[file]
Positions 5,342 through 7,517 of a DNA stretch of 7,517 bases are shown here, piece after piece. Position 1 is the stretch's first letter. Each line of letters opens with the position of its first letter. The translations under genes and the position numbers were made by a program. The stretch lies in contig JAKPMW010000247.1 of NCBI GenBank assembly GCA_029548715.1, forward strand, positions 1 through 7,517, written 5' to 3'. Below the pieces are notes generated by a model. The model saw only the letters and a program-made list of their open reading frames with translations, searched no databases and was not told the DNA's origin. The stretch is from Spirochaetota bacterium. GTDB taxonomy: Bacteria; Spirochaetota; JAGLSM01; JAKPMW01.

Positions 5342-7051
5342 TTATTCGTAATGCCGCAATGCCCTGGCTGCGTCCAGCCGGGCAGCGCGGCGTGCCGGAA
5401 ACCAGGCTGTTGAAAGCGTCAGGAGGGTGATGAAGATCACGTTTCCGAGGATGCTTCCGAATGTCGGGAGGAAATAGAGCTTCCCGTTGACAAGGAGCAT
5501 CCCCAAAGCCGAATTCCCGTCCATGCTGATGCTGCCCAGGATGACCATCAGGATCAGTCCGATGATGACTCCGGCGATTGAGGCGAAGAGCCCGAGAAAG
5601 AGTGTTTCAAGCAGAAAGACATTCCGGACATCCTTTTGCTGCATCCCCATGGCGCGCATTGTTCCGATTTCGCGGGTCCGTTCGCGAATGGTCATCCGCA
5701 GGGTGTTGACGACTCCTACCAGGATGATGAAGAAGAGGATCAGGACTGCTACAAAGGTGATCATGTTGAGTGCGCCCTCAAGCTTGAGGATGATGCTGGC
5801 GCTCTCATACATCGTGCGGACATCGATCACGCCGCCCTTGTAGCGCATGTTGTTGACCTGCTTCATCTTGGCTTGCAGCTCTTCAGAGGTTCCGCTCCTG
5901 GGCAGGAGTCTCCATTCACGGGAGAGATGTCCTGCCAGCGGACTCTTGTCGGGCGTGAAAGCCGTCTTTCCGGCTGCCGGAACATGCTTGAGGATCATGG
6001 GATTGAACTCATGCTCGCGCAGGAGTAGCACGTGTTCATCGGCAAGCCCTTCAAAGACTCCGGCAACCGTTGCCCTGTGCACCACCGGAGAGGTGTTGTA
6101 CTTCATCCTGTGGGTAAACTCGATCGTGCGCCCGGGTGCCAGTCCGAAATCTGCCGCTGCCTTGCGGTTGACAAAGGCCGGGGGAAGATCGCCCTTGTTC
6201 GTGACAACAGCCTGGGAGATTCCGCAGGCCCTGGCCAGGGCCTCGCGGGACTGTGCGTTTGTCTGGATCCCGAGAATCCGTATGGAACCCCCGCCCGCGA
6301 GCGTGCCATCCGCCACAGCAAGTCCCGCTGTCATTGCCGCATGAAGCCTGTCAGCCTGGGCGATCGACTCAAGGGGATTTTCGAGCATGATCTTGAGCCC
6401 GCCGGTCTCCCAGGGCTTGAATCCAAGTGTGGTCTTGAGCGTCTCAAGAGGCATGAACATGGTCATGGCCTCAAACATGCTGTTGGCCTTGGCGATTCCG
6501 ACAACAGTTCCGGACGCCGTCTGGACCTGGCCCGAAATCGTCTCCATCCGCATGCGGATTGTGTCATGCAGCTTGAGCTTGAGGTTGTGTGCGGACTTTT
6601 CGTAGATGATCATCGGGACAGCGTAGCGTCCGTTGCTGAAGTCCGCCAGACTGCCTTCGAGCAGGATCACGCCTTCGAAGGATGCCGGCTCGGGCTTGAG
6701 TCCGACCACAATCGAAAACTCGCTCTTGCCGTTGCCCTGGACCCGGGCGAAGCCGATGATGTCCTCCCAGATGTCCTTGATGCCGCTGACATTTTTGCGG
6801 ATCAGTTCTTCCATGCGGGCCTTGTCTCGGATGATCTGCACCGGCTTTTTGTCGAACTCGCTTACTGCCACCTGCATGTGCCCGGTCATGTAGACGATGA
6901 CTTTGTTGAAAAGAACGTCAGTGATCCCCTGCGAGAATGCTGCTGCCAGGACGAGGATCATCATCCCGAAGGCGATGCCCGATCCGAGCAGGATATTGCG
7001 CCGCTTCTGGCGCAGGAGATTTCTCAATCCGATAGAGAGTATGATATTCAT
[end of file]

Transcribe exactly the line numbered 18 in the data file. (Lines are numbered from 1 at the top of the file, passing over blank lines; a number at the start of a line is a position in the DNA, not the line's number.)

6801 ATCAGTTCTTCCATGCGGGCCTTGTCTCGGATGATCTGCACCGGCTTTTTGTCGAACTCGCTTACTGCCACCTGCATGTGCCCGGTCATGTAGACGATGA